Background Non-traumatic shoulder injuries are common in overhead sports, however many athletes still participate in their sport despite pain. Non-optimal scapula kinematics at the instant of maximal humeral external rotation (HumExtRot) is considered a risk factor in overhead throwing sports.
Objective The aim of the study was to investigate whether a functional fatigue protocol affects scapula kinematics during throwing, and whether this effect is different between players who are pain-free and participating with pain.
Design A controlled intervention study.
Setting 3D Motion Analysis Laboratory with 8 cameras (Vicon T40, Oxford, UK).
Patients (or Participants) 16 adult, mean age 21,9(2,4) years, elite female team handball players were recruited from top 2 leagues in Denmark. The participants were divided into two groups; 8 subjects playing with pain(P) and 8 subjects playing without pain(NP) served as controls.
Interventions (or Assessment of Risk Factors) Measurements of scapula and gleno-humeral kinematics were collected during maximal throws before and after a fatiguing protocol, containing 60 alternated submaximal-and maximal throws.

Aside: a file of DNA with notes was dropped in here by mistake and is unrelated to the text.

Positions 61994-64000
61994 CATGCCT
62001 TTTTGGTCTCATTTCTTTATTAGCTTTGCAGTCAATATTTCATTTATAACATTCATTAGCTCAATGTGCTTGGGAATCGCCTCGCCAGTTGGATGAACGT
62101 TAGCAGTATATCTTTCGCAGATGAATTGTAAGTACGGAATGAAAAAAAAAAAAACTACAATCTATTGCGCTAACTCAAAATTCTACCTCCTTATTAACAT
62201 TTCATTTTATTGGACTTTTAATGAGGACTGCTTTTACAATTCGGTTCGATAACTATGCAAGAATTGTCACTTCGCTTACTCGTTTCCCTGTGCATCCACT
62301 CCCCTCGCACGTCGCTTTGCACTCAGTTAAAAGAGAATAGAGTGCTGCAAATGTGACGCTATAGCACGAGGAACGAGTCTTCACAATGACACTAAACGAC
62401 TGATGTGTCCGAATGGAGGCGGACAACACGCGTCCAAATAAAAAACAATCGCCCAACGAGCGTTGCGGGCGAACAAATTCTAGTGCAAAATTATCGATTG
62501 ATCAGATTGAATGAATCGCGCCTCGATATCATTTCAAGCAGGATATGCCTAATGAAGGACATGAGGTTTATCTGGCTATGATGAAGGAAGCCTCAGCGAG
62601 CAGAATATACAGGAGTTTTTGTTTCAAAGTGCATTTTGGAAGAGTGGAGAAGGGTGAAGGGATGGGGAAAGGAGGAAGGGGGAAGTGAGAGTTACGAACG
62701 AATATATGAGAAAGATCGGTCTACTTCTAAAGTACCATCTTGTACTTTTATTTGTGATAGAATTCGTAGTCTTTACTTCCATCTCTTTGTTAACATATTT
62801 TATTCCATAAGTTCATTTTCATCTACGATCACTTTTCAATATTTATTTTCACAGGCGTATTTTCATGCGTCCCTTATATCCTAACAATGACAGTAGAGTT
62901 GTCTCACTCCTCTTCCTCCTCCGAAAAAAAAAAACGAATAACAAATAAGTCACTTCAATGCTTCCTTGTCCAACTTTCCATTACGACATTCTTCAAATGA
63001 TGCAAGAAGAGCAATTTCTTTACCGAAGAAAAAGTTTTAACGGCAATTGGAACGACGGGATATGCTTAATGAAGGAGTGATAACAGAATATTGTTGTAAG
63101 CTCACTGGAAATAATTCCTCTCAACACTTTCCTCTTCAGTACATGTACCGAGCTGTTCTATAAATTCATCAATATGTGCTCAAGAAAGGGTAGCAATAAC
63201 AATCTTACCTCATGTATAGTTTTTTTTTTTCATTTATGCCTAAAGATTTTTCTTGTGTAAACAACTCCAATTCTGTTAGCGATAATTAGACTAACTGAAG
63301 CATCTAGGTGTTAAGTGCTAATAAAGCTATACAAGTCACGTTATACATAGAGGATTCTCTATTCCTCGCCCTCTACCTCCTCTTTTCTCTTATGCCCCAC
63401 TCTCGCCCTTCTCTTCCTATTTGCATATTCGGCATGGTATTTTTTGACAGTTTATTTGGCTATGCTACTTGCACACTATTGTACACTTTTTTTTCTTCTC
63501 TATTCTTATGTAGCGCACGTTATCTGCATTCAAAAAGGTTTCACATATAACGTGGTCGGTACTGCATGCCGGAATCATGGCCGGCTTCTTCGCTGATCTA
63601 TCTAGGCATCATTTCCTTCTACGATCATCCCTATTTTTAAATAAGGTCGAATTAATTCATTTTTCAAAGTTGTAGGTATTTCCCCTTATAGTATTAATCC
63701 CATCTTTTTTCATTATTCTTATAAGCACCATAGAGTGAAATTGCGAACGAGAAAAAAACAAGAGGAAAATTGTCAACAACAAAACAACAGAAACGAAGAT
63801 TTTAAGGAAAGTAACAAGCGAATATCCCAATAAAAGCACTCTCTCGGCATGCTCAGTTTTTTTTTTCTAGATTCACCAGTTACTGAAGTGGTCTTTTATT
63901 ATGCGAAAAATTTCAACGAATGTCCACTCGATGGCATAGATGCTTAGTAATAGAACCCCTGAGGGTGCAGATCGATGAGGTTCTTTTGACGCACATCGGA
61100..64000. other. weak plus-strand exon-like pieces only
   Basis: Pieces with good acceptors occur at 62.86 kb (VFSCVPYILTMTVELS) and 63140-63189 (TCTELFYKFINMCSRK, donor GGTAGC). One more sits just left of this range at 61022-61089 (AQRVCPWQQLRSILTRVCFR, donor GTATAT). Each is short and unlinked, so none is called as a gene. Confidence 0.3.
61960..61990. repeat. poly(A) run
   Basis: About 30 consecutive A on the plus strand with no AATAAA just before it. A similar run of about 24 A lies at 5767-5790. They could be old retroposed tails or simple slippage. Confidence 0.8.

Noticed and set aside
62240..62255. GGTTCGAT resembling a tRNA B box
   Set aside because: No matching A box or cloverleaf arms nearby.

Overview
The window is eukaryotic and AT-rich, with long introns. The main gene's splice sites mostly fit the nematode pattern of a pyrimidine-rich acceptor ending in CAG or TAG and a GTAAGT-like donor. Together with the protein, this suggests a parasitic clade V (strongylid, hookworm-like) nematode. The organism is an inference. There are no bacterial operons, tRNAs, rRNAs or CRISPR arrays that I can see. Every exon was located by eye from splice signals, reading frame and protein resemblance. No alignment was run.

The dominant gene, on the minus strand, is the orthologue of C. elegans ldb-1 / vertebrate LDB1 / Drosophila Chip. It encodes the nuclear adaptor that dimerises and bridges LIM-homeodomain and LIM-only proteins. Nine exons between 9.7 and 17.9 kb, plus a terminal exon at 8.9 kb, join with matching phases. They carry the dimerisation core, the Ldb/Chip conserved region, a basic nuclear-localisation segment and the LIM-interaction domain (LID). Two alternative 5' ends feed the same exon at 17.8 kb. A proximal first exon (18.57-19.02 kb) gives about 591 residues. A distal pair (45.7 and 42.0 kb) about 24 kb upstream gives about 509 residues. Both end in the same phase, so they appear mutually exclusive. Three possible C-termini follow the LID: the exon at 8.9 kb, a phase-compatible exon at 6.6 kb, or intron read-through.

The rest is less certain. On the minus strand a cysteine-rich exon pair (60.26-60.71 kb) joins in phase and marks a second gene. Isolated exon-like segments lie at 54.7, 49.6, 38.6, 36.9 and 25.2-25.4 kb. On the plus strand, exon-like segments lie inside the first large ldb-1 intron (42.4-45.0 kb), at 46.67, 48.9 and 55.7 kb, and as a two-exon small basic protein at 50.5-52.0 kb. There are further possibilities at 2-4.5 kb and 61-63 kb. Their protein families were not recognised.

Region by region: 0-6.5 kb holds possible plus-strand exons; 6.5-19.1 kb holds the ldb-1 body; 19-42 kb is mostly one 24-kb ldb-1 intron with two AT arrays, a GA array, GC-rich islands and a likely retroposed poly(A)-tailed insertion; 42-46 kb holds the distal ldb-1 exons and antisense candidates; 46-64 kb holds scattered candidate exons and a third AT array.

Main Outcome Measurements Maximal HumExtRot in relation to scapula, scapula posterior tilt (ScapPostTilt), scapula retraction (ScapRetr) and scapula upward rotation (ScapUpRot) at the instant of maximal HumExtRot were selected as outcome parameters. Overall effects for the whole group, between groups and differences in fatigue development between groups were evaluated using 2-way repeated measures ANOVA.
Results As a result of fatigue, the group (n=16) showed less ScapPostTilt (Mean=5,5°, SD=6,3°, p=0.004), ScapUpRot (Mean=3,7°, SD=4°,p=0,003), and less ScapRetr (Mean=2,7°, SD=4°, p=0,044), and the HumExtRot increased (Mean=3,3°, SD=5,9°, p=0,048). No significant differences between groups were found, however a tendency towards greater HumExtRot was observed (Mean difference=15.2°, SD=16.9°, p=0,089), for players with NP.
Conclusions The results indicate that fatigue has a detrimental effect on scapula and gleno-humeral kinematics, which may increase the risk of non-traumatic shoulder injuries. However P-players did not respond differently to fatigue-development.
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